Monday, December 22, 2008

when the shelter become home


Frank is somewhat of a celebrity among the cities homeless population. A friendly man he's known at pretty much every drop in center in the area and does his rounds supported by his cane barely missing dying by traffic each day. Frank's brain has been quite destroyed by sniff and he can be rather hard to understand at times. Quite sometime ago he had a public guardian appointed, and as such our agency dispenses his money and I believe we have some responsibility for where he lives (there are different levels of trusteeship and i am not positive where he falls).

As it's winter and Frank is quite vulnerable our transition team found him a room for the winter in a place where his meals are provided, it's not the greatest place, but it's in "his" area, and he has family there. The fact is though, it's a warm place for the winter, and a place where he can't be denied service once they're full, the room is "his".

The problem is, Frank is not quite sold on the room, it's location or the fact that he is no longer sleeping in the shelter. The shelter has become home and the staff his family and to lose that is a huge lose for him. He managed to get in for a few nights before all the staff were informed of the plan, but now his name comes with a big warning in the computer that he is to go to his room for the night.

Is this the best answer in this situation? I'm not sure. It's definitely a safer place for him to be staying, and one in which he's guaranteed to stay warm. Having his own room he is able to accumulate a few personal possessions and store things such as a change of clothes, and meals are sure better then soup and bread (although I haven't tasted them, so who really knows...) But is Frank happy? What is really in his best interest? I have to admit I'm with transitions on this one though. For the winter at least, I really feel having a room and meals is in his best interest, and it's not like he can't walk across the street and see the staff at work everyday anyway. I'm glad I'm not the one who had to make the decision though!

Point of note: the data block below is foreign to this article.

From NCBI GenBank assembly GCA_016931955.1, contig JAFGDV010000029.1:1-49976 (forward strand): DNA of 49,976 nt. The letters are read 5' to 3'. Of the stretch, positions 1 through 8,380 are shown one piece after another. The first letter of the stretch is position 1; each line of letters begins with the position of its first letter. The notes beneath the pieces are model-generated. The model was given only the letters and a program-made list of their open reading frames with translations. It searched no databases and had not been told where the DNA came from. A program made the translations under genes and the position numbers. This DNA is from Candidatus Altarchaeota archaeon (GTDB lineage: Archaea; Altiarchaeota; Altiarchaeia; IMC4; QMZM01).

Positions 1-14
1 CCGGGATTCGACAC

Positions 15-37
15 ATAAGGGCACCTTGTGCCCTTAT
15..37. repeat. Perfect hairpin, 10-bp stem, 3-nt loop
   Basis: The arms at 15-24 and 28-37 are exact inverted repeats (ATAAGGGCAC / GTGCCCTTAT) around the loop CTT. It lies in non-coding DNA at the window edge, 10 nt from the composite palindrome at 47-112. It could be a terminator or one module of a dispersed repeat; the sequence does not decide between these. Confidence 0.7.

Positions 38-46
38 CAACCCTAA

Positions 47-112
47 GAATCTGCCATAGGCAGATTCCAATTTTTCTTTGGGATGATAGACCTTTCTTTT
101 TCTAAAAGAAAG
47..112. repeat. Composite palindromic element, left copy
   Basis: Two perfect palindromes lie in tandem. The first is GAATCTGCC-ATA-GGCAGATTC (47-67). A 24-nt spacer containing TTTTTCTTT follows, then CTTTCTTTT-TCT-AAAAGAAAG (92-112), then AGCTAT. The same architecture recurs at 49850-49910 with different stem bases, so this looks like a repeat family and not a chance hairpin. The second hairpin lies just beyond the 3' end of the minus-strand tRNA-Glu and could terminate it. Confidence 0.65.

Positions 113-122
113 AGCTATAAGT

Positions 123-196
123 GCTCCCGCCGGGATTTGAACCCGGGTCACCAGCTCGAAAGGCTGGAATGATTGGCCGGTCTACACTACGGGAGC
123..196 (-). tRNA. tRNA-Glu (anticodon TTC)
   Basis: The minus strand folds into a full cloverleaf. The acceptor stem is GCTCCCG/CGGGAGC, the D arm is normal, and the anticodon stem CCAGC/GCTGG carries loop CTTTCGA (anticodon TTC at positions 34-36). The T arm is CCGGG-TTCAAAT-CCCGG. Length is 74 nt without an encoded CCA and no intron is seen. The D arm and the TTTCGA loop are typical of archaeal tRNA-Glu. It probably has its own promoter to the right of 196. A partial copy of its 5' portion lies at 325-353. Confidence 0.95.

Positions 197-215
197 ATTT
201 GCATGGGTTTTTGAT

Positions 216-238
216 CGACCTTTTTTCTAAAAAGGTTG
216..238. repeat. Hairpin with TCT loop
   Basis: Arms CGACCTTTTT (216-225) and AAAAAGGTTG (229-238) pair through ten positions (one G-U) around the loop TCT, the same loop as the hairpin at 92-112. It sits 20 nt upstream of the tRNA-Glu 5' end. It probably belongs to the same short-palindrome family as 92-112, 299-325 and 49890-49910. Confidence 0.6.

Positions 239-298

2 comments:

cb said...

This reminds me of someone I worked with a few years ago who had been homeless for years. I went to see him in the new flat that had been found for him and all he wanted to do was to go back to the shelters because he missed the communal living and the people. It is why it's so hard to be making calls about what is in other peoples' 'best interest'. I don't doubt that, in general, the new flat was the best thing for him but sometimes I did doubt it.

Lisa said...

This reminds me of the movie "Shawshank Redemption," when Brooks, a prison librarian and long-time inmate is granted release - but, unable to deal with his freedom, commits suicide.

It's gotta be easy to become "institutionalized" after a while....